The water has receded here at Jenny and Clay’s Katy home, exposing the vast expanses of green lawns and fields that surround their property. Squirrels, flush with fallen nuts, seeds and berries once again scamper along the fences and tree trunks, while birds alight on the gooey ground to consume the sudden wealth of worms and insects forced from their subterranean homes. The familiar and ordinary azure colored skies spattered with Texas-sized cumulus clouds, a “Hot-as-Hades” heat index, and the cacophony of cicadas testify to the slow, gradual return to ordinary outdoor conditions in post-Harvey Houston.
Still, Houston is in a world of hurt, and will remain so for the near future. There is no easy and efficient way here to recover from the “record rainfall from a single storm anywhere in the continental United States, with a top reading on Tuesday afternoon, since the storm began, of 51.88 inches.” Coping with 11 trillion gallons of water, the loss of 23 lives (so far), a projected $30 billion in damages to homeowners, and a yet-to-be-determined amount in infrastructure damages, will require a long, arduous healing process.
The last Houston storm I lived through was 1983’s Hurricane Alicia. At that time, Alicia was the costliest hurricane in Texas history. Harvey is projected to be the most damaging hurricane in all of history…”Estimates on Harvey are still emerging, but a preliminary estimate from the private weather firm AccuWeather puts the potential price tag at $160 billion, making it the costliest natural disaster in U.S. history.”
Being back in Houston for cancer treatment has certainly had its challenges. I am still convinced, however, that it’s the right choice despite the hardships, occasional doubts, and Harvey’s determined, but failed effort to undermine my confidence and resolve. But I must admit I had forgotten how frightening these storms can be as they rage for days on end. With the maintenance of electricity, adequate food and water stocks, and a working sanitation system, there exists a sense of safety within your home…until the water gets uncomfortably high. I’ve lived in earthquake/wildfire territory for so long now my danger tolerance dial has been recalibrated for unpredictable, unforeseeable, violent ground shaking, and flame distance. So, on Sunday, at the peak of the storm, when nearly constant monsoonal sheets of rain caused the already elevated water level to rise uncomfortably close to the house, we all became a little more anxious, to say the least. Jenny, Clay, Andrew (Jenny’s youngest son) and I were now stranded on an island, completely surrounded by water with no way out. Except by boat. And, we didn’t have a boat.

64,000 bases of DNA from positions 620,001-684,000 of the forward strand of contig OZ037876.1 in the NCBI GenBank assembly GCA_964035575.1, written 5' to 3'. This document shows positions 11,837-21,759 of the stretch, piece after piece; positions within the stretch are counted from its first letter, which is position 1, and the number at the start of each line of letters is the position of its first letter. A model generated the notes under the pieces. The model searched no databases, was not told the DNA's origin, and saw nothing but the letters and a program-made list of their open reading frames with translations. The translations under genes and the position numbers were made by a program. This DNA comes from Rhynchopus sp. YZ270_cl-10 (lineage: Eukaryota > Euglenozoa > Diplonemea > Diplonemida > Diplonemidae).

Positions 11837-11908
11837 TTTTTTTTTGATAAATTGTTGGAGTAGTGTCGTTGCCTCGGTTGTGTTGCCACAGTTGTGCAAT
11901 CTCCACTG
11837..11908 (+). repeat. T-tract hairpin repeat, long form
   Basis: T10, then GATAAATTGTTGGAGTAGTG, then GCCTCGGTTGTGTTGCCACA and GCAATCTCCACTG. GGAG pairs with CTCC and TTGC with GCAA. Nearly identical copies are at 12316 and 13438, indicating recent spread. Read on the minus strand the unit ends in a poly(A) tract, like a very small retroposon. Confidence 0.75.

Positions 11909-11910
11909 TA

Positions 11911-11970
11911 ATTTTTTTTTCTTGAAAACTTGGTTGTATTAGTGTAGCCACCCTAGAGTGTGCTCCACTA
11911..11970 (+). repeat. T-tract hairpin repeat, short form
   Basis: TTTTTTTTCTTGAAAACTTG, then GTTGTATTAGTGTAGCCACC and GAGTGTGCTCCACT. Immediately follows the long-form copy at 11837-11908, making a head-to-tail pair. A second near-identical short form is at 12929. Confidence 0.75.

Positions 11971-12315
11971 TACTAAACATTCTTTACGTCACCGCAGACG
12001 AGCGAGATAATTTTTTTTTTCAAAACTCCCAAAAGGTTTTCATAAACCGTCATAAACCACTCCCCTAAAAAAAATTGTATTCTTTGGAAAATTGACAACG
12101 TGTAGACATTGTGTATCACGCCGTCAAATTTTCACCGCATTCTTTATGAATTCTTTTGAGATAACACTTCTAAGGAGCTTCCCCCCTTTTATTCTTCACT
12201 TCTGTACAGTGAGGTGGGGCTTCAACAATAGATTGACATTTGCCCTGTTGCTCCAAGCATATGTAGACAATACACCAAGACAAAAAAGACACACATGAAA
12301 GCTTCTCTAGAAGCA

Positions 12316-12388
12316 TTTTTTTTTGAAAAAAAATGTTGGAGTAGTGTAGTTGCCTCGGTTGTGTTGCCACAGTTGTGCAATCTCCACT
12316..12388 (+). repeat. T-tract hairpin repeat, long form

That night we monitored the rising water from the screened porch, prognosticating how much more rainfall would force us to take refuge at the neighbor’s two story home. Clay and Andrew lifted important belongings from the floor. I went to bed at about 2:15 am, but sleep was absent. Every 30 minutes or so I used my phone flashlight to check the floor for rising water. Eventually the rain lightened then stopped, allowing the water around the house to recede by several feet. By mid-morning, Monday, the roads were clear enough for Clay’s truck to navigate. And while travel was still considered dangerous, and therefore discouraged, a painful trip to the veterinarian had become necessary.
Clay and Jenny’s 14 year old golden retriever, Sadie, aka “the most beautiful girl in the world,” as dubbed by Jenny, had been preliminarily diagnosed with lymphoma just a few days prior.